Bratislava, July 20 (TASR) - The conduct of the police top brass in connection with its conflict with ex-interior minister Ivan Simko wasn't a planned coercive move that was meant to make someone back down but a decision based on principles and an attempt to stick to them, said police chief Stefan Hamran at a press conference on Thursday.
"It was no master stroke, as the ex-minister called it, the story is much simpler - it was the principles on which we decided to build the Police Corps, and to which we will stick," claimed Hamran. The police chief at the same time admitted that there were "insurmountable differences of opinion" between Simko and himself, but despite this disagreement, he called the discussion with the ex-minister and the parting of ways between the two parties correct.
The police chief once again criticised the ex-minister for his Facebook statuses in which he, according to Hamran, questioned the work of the police and the system set up in the police force. "I pointed out to him that it is such statuses that call confidence in the police into question," said Hamran, adding that he found it disappointing when the ex-minister insisted on defending these posts. "When I heard that he stood by them and would do the same in the future, I understood that cooperation [with him] would probably not be possible," stated Hamran, maintaining that this was a trigger for his colleagues to consider resigning from the police.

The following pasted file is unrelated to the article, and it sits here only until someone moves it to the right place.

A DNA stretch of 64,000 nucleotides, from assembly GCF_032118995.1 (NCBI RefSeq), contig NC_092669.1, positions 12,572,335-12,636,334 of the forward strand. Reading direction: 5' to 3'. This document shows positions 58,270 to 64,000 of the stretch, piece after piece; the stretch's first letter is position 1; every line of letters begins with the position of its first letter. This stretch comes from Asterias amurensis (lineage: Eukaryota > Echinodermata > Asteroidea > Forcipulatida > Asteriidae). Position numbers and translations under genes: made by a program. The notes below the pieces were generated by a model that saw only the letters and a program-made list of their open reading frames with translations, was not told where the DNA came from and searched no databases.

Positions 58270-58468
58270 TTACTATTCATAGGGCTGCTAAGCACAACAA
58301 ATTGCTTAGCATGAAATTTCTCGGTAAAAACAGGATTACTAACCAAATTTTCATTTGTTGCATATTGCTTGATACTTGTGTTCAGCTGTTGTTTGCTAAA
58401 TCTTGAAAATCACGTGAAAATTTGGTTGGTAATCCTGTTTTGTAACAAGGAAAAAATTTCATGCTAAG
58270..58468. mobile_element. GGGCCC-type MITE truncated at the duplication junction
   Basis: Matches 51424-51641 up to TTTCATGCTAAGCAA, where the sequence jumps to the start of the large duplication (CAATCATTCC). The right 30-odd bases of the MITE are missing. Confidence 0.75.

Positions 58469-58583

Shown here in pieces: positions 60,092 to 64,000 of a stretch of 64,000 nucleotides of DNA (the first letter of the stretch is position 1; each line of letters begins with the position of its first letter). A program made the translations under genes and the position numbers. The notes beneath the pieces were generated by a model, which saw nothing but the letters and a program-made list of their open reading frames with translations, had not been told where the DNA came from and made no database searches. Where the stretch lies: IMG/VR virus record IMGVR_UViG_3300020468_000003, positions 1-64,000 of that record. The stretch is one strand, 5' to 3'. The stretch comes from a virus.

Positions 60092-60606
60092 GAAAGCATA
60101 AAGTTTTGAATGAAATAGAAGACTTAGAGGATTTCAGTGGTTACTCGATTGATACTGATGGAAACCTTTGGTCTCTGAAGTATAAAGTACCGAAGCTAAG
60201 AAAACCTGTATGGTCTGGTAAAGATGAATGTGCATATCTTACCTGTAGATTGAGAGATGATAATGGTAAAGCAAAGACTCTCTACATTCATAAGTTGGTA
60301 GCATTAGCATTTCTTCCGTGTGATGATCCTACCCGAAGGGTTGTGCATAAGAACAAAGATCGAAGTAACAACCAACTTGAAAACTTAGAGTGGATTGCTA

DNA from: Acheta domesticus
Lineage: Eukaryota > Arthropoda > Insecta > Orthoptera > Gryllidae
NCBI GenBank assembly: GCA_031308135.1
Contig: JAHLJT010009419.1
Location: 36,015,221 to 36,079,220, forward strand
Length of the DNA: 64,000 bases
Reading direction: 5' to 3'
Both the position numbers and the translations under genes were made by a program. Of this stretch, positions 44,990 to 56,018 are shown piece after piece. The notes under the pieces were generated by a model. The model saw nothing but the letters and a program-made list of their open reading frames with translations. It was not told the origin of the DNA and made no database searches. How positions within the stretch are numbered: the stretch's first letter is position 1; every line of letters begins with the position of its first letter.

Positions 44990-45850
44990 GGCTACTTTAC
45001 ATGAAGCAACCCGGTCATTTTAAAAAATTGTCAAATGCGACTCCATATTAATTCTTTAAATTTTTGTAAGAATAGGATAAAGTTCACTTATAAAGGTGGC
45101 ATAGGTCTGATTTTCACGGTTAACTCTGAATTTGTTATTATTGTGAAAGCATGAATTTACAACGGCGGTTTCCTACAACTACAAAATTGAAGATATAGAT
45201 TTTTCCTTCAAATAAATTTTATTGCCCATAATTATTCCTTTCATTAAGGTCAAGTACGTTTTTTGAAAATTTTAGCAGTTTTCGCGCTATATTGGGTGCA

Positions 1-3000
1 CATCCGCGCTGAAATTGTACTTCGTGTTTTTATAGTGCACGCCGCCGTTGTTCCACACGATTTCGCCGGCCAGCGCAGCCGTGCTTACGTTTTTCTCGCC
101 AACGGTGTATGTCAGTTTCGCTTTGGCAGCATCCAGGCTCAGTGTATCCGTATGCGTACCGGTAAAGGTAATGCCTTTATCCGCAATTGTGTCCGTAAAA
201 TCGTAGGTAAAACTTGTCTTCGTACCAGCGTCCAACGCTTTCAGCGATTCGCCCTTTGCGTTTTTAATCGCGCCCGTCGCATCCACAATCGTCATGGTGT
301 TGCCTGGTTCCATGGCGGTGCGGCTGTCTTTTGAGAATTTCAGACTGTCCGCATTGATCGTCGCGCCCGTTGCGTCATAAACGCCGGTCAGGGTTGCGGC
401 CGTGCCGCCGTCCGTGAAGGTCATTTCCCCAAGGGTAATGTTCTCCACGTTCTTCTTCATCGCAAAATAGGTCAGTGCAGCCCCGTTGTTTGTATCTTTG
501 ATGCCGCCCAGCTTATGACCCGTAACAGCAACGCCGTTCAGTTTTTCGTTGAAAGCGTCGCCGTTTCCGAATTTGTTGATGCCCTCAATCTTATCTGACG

Moreover, the police chief claimed that Simko made efforts to obtain information regarding an ongoing investigation and did so in the presence of a state official who's connected to an individual featuring in the said case. "For the first time, I disobeyed my superior's command at the time, I refused to go to such a meeting," stressed Hamran.
Meanwhile, acting head of the Interior Ministry's Inspectorate Peter Juhas addressed Simko's claims that the real reason behind the tensions was his decision not to sign the personal nomination of a criminally prosecuted police officer to a post in the Inspectorate. According to Juhas, Simko had no problems with the nomination at first, but started to express his reservations later, which, according to Juhas, could be attributed to external political pressure. Juhas reproached Simko for what he saw as his attempt to deal with the nomination outside the scope of the Police Corps. "He wanted to consult it with Prosecutor-General Maros Zilinka, with which I could not agree," said Juhas.
Simko was dismissed from the helm of the Interior Ministry by President Zuzana Caputova on Wednesday. The motion to this effect was filed by Premier Ludovit Odor, who argued that the trust between the police top brass and the minister had been shattered.